This Children’s Mental Health Week 2024 we’ve caught up with Jennifer Mayhew, Neurodevelopmental (ND) Team Lead at Healios to talk about the links between mental health and ND.
The theme of Children’s Mental Health Week this year is ‘Your Voice Matters’ and aims to empower children and young people by providing them with the tools they need to express themselves.
Jennifer is a registered mental health nurse and has given her insight on the impact on young people’s mental health of the ND assessment process both pre and post diagnosis, as well as her advice for families on how they can support their child and ensure their voice is heard.
Understanding the significance
“The majority of research suggests that accessing a robust diagnostic assessment and subsequent outcome can be hugely advantageous for young people and their families,” Jennifer explains.
“Sadly, some people have felt a stigma attached to a ND diagnosis or accessing a ND assessment. Fortunately, the positive reframing of neurodivergence continues through increased awareness and education though there is still a way to go.
“Advantages of a diagnostic assessment can include a sense of acceptance, understanding and validation of life experiences. It can be affirming to have a recognised frame of reference to contextualise strengths and differences in a way that’s meaningful for young people and their families.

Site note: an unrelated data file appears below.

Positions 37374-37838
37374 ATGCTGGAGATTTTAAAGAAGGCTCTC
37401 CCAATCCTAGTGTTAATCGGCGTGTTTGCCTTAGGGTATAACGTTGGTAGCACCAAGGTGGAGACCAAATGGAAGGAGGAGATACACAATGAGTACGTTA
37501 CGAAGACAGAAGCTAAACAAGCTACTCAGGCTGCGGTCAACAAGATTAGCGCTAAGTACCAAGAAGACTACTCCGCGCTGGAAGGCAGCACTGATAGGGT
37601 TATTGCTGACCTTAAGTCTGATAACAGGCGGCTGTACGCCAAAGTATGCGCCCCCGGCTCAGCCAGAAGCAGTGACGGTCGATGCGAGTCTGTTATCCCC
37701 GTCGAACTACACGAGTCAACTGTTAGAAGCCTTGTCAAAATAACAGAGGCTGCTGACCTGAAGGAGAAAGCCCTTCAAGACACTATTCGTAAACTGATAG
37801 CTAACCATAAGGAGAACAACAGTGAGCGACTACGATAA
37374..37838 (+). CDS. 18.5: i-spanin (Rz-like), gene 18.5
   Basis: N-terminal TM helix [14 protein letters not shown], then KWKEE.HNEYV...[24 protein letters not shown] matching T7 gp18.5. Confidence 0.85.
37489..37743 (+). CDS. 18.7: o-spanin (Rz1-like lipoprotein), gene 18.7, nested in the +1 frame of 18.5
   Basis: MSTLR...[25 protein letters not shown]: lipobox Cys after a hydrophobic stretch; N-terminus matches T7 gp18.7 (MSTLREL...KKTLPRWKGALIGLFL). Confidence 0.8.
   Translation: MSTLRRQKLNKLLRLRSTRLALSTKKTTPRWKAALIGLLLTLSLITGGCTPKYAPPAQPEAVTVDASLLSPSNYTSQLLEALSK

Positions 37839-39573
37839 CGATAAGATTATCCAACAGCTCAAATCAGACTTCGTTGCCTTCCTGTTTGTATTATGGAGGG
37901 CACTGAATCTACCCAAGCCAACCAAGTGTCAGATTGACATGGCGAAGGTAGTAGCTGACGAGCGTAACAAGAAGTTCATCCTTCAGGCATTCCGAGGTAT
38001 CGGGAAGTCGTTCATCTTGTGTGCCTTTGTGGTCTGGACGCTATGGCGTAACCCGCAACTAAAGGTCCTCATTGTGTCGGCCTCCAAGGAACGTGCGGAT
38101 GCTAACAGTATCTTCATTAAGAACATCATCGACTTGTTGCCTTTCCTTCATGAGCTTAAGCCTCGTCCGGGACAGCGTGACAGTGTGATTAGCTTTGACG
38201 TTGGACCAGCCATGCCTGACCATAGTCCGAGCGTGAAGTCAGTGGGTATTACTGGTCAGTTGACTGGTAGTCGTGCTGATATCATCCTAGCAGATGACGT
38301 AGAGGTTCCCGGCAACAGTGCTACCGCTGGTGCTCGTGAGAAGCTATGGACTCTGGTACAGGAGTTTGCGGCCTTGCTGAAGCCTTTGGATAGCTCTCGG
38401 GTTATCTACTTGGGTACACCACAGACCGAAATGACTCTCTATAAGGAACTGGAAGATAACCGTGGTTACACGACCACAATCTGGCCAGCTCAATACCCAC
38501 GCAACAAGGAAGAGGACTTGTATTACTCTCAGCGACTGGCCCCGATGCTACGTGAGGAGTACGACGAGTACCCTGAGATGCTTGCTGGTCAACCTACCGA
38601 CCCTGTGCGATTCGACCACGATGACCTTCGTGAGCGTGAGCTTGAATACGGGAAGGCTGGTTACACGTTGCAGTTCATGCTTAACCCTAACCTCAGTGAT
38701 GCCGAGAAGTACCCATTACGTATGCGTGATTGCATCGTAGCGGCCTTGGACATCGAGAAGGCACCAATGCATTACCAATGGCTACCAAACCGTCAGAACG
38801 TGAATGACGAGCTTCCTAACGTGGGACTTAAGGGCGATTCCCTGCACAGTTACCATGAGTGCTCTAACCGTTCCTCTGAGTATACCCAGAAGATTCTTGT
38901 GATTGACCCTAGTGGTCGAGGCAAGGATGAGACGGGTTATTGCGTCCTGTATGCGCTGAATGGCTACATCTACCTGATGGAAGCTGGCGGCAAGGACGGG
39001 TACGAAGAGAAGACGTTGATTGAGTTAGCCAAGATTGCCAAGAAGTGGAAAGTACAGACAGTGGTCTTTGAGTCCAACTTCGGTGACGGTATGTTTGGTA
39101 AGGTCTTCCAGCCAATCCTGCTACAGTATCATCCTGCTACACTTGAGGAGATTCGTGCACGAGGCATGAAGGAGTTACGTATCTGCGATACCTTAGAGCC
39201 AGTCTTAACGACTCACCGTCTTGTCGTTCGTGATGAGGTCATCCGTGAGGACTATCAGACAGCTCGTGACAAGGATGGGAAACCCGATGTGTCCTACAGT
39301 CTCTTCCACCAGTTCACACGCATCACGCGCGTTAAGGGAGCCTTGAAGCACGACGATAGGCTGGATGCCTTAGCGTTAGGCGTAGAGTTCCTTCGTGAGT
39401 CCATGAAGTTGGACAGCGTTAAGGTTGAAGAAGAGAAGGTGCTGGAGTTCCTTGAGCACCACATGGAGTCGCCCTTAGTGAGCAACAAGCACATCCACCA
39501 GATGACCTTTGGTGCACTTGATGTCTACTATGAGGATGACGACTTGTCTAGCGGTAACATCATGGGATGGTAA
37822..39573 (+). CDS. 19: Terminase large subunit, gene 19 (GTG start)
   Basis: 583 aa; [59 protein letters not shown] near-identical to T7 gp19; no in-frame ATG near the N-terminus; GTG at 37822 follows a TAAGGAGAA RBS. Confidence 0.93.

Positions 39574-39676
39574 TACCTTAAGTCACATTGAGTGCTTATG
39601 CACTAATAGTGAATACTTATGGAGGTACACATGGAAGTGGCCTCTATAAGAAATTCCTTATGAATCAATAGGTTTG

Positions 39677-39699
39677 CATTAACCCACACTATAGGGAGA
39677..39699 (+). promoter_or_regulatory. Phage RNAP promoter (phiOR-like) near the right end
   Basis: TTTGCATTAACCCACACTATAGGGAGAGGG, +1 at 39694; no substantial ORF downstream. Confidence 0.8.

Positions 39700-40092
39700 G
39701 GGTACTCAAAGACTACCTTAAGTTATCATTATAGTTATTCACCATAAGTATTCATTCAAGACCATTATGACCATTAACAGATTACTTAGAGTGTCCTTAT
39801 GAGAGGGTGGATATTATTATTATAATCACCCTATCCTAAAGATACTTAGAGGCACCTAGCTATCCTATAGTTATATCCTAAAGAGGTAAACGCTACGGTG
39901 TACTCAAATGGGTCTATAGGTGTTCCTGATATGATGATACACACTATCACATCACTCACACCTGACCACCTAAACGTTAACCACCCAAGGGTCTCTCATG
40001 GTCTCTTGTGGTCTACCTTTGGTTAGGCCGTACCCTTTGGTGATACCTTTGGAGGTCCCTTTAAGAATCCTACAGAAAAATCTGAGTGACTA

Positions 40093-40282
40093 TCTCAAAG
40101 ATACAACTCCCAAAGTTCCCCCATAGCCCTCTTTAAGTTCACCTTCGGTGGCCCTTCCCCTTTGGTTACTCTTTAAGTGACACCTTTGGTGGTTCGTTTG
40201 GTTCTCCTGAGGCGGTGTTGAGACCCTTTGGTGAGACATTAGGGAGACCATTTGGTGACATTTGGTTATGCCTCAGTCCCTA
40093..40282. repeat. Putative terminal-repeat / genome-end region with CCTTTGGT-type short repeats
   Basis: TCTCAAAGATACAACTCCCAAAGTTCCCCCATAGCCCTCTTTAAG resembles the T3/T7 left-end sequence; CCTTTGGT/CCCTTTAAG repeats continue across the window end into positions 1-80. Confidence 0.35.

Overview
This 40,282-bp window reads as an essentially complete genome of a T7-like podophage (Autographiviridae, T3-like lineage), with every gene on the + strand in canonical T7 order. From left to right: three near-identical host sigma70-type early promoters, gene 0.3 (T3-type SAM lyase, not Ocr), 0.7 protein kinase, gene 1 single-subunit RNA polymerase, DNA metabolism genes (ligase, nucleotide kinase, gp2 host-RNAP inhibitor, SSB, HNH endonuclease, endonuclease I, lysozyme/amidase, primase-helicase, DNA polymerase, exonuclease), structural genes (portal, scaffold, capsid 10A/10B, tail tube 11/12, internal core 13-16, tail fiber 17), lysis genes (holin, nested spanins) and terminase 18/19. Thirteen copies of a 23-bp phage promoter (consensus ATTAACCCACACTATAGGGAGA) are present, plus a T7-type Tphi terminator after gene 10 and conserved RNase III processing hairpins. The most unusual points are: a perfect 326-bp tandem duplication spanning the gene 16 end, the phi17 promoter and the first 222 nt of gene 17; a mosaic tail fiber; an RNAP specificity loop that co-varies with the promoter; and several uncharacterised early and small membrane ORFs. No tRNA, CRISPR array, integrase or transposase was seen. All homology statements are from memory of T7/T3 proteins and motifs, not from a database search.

“It can also aid in recognising and tailoring any particular adaptations to allow the young person and their family to achieve their aspirations.”
Mental health and an ND diagnosis go hand on hand
Jennifer highlights a significant link between neurodivergence and mental health challenges, particularly anxiety and depression.
She says: “The reasons for this will differ in each case but can stem from mutual breakdowns in communication or not having the necessary adaptations and understanding from those around them to allow young people to be their authentic self.
“There is a further increased link between later diagnosis and increased anxiety and depression.
“The general consensus is that the earlier an individual and those around them can understand their ND profile, whether this be ADHD, autism or other strengths and differences, the earlier a more targeted approach of understanding, adaptations and appreciation can be secured.”
The power of listening
With this potential impact on their child’s mental health, understandably parents and loved ones may feel lost and powerless about how they can give the support they’re desperate to provide.
Jennifer offered advice about how they can best help, as well as how the young people can help themselves, but she is clear that there is one key way in which young people can be supported.
“Listening to the young person and hearing their voice is absolutely vital,” Jennifer stressed. “Everyone’s journey and story is different so a one size fits all approach isn’t helpful.
“For the young person and indeed their family, sharing their experiences and having an open dialog with professionals and those around them including schools, family members and friends can also be really productive in advocating for the young person.
“You’re not alone in this process – there are services out there to support young people and their families throughout the process of the assessment and their onward journey afterwards so please do seek them out and don’t feel like you’re on your own.”
Explore the comprehensive resources and insights Healios offers on neurodivergence and mental health. For personalised support or inquiries, connect with us here.
You can also find out more about Place2Be’s Children’s Mental Health Week and additional resources here.